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Drug boosts breast cancer survival

Researchers from the University of Oxford have found that breast cancer patients who take the drug tamoxifen are more likely to survive for at least a decade.

The study, published online in The Lancet medical journal, involved analysing trial data of over 20,000 breast cancer patients, who had their long-term progress monitored.

Researchers found that women treated with an early course of tamoxifen were a third less likely to die of breast cancer over a 15-year period. The drug was also found to "substantially reduce" mortality rate well beyond a decade.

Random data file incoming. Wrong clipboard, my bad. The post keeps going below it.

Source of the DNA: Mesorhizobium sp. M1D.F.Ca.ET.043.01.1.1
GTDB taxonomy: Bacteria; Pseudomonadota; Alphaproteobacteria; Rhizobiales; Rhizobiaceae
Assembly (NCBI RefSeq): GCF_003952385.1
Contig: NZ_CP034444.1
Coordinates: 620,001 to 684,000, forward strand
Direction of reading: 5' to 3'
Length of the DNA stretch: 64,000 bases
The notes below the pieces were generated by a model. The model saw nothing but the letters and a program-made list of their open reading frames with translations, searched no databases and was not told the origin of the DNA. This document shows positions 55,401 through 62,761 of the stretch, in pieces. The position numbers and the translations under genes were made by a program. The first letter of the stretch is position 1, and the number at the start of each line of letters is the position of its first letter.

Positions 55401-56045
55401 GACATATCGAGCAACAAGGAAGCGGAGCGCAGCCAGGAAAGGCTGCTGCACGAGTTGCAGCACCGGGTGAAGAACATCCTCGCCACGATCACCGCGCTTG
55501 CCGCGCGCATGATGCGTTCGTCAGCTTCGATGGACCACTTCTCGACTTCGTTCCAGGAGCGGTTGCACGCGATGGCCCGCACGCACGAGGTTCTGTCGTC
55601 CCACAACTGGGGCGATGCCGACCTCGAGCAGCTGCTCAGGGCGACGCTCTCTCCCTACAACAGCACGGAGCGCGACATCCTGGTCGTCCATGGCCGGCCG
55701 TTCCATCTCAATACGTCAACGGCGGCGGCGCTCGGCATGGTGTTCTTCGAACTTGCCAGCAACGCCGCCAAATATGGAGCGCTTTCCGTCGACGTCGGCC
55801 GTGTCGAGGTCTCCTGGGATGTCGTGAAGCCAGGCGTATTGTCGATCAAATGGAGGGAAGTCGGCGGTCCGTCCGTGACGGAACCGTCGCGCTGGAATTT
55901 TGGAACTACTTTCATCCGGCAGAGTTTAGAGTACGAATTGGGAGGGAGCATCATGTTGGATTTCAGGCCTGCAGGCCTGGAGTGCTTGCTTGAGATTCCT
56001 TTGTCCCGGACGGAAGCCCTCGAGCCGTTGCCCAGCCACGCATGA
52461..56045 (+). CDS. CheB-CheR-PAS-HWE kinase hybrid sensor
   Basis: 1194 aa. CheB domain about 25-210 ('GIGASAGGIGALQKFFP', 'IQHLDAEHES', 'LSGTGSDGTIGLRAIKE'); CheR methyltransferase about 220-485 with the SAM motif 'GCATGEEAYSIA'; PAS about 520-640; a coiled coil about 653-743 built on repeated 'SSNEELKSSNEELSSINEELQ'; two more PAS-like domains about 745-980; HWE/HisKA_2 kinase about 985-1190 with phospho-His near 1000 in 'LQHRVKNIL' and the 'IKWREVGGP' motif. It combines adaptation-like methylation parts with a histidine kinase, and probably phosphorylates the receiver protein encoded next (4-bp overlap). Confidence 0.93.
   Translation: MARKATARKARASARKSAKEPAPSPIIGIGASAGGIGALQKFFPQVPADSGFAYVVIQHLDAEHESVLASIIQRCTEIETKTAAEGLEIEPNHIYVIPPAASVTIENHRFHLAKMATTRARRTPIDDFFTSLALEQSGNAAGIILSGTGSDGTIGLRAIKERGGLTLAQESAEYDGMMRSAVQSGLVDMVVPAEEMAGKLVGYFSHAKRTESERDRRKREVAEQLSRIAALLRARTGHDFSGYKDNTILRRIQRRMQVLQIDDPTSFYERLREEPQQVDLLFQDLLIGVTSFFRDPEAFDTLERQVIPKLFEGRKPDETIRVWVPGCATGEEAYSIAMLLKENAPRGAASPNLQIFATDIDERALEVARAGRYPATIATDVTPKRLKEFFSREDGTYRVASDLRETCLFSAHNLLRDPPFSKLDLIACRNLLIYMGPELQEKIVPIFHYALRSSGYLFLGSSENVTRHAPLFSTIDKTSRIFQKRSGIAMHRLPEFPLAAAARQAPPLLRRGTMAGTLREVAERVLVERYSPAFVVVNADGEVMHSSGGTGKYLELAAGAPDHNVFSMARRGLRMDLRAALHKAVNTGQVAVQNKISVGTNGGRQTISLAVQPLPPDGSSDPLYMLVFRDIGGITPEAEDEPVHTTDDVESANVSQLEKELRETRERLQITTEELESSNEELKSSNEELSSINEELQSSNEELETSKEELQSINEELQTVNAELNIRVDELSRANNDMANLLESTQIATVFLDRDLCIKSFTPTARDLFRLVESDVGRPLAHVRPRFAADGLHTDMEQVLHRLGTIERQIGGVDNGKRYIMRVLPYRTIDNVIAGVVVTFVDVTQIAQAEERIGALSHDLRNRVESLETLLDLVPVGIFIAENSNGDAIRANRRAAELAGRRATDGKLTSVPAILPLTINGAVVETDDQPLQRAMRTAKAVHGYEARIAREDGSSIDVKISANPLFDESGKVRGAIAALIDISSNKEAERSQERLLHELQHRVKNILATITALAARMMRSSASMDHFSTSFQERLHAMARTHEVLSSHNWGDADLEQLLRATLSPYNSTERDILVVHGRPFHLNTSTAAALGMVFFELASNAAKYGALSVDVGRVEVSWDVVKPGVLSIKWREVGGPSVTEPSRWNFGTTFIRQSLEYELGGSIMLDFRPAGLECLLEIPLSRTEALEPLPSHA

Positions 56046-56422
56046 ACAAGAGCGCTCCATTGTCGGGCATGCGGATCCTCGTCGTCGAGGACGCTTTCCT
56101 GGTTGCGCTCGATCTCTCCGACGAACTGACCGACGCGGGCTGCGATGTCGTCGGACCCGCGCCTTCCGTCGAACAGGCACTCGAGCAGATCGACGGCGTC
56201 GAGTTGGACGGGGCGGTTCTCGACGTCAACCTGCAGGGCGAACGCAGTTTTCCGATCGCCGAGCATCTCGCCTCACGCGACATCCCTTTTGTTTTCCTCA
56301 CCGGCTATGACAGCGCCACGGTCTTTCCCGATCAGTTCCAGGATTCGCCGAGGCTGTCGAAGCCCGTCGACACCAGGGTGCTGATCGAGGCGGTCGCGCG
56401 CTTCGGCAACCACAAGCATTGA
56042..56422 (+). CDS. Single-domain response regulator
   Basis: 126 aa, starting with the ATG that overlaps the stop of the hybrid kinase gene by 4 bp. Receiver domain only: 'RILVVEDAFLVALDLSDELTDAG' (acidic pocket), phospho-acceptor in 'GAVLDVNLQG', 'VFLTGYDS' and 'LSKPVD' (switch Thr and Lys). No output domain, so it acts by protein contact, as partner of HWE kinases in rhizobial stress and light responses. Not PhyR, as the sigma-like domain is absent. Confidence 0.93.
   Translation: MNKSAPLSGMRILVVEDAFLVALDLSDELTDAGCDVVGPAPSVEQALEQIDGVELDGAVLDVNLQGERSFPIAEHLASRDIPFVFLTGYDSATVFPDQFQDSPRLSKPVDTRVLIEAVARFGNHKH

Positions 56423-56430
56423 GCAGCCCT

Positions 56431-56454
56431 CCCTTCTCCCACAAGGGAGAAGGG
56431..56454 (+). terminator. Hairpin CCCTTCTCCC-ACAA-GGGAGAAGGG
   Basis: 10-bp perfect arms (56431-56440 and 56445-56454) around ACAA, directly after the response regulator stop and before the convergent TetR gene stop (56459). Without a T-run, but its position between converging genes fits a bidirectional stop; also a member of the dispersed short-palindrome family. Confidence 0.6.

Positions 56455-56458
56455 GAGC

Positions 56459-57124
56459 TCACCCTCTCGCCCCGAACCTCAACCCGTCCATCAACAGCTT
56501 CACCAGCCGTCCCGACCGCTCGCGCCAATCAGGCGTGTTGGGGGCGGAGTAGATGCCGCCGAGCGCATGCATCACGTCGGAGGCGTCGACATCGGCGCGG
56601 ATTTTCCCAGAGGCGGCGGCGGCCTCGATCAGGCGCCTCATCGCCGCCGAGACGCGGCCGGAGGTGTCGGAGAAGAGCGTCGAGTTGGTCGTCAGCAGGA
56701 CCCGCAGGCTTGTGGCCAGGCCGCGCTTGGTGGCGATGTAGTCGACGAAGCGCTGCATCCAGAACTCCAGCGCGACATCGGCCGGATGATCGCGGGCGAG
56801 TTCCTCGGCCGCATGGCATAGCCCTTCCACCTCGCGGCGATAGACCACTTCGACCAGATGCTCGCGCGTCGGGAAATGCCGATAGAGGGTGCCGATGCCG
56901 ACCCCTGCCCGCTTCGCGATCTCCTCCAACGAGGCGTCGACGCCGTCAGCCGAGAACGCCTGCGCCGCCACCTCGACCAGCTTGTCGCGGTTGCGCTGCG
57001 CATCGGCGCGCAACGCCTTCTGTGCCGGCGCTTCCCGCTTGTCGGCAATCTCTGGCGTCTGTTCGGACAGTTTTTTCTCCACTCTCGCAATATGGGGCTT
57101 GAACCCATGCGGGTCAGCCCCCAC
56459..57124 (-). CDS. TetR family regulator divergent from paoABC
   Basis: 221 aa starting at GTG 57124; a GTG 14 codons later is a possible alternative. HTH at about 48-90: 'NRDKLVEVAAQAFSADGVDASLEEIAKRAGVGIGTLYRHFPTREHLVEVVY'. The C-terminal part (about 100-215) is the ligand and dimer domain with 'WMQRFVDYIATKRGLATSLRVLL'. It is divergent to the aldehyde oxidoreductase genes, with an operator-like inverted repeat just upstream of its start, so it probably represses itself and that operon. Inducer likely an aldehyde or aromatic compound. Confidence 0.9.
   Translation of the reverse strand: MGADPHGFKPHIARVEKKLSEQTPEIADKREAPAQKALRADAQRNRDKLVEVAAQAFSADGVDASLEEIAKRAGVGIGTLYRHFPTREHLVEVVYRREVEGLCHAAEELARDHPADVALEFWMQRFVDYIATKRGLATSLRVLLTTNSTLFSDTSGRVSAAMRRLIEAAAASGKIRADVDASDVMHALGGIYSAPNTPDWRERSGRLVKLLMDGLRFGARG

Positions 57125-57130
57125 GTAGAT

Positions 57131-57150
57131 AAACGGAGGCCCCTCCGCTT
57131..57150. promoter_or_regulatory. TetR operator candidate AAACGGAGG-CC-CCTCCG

The study also showed that tamoxifen reduced the likelihood of the cancer recurring.

Tamoxifen treats hormone sensitive (ER-positive) cancers by attaching itself to molecular receptors on the tumour to prevent oestrogen stimulating growth.

Dr Christina Davies, who took part in the study, said: "This study now shows that tamoxifen produces really long-term protection. For ER-positive disease, tamoxifen reduces 15-year breast cancer mortality by at least a third, whether or not chemotherapy has been given."

Copyright Press Association 2011

The Lancet